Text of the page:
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Economy Briefs: Kodak sells digital imaging patents for $525M
ROCHESTER, N.Y. — Eastman Kodak is selling its digital imaging patents for about $525 million, money the struggling photo pioneer says will help it emerge from bankruptcy protection in the first half of next year.
Apple Inc., Google Inc., Samsung Electronics Co., Research In Motion Ltd., Microsoft Corp., China’s Huawei Technologies, Facebook Inc. and Amazon.com Inc. are among the 12 companies paying to license the 1,100 patents, according to court filings. Patents have become very valuable to digital device makers, who want to protect themselves from intellectual property lawsuits. But Kodak, which has been trying to make the sale happen for more than a year, wound up receiving substantially less money than had been expected.
‘Scan and match’ music launched by Google
LOS ANGELES — Google is turning on a “scan and match” service for Google Music users to store copies of their songs online, offering for free what Apple sells for $25 a year.
The service, which was launched Tuesday, saves uploading time for those who want to save their music libraries online. It scans a user’s computer and provides online access to the songs it finds, as long as they match the songs on its servers. Otherwise, it will upload songs to a user’s online locker.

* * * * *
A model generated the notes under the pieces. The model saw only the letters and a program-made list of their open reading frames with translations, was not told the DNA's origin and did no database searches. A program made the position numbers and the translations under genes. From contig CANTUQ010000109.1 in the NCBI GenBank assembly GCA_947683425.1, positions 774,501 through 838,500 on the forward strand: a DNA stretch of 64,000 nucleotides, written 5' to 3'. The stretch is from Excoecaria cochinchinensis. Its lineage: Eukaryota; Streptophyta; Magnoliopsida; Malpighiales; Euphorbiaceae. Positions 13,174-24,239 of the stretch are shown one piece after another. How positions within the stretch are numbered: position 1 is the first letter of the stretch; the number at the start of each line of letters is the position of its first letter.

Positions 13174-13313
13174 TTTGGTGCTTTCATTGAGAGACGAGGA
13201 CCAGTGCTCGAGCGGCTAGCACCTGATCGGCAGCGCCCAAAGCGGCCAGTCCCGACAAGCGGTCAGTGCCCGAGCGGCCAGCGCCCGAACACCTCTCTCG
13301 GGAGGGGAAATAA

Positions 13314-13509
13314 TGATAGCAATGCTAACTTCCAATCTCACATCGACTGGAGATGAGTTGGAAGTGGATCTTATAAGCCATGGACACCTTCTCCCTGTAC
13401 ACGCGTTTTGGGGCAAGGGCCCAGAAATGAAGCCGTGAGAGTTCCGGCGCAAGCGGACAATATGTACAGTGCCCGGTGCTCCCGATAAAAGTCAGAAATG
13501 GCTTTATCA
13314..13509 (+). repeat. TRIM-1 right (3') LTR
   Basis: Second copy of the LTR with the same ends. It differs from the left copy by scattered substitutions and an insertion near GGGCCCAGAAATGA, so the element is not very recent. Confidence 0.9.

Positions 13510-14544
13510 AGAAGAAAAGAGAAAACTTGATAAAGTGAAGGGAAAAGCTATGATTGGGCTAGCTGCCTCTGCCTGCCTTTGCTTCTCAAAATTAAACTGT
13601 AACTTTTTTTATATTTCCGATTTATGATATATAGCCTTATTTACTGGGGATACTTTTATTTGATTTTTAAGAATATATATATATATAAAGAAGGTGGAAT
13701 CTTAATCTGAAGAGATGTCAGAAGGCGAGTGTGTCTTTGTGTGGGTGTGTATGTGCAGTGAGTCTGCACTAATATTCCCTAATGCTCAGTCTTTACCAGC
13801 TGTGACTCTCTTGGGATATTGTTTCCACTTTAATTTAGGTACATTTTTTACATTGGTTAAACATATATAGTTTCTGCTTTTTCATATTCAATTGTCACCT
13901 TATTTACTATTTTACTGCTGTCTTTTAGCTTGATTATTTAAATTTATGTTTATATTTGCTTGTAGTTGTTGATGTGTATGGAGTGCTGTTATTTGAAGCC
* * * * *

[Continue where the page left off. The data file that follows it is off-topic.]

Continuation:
Training set for new nuclear plant operators
WAYNESBORO, Ga. — Utility companies are preparing a new wave of workers to run first-of-their-kind nuclear plants, a process certain to influence how workers are trained in the new technology for decades to come.
Southern Co. in Georgia and SCANA Corp. in South Carolina are the first to prepare new workers to run a recently approved reactor design never before built in the United States. Similar training will be repeated over the decades-long lifetime of those plants and at other new ones that may share the technology in years to come.
Both power companies are building pairs of Westinghouse Electric Corp. AP1000 reactors at Plant Vogtle near Augusta, Ga., and SCANA Corp.’s Summer Nuclear Station northwest of Columbia, S.C.
FedEx plans to grow by cutting costs
NEW YORK — FedEx may be pessimistic about the U.S. economy, but it’s confident about increasing its earnings.
The world’s second-largest package delivery company, a bellwether for economic health because of the vast number and kinds of shipments it handles, lowered its economic forecast for the U.S., saying there remains a lot of uncertainty for the country.
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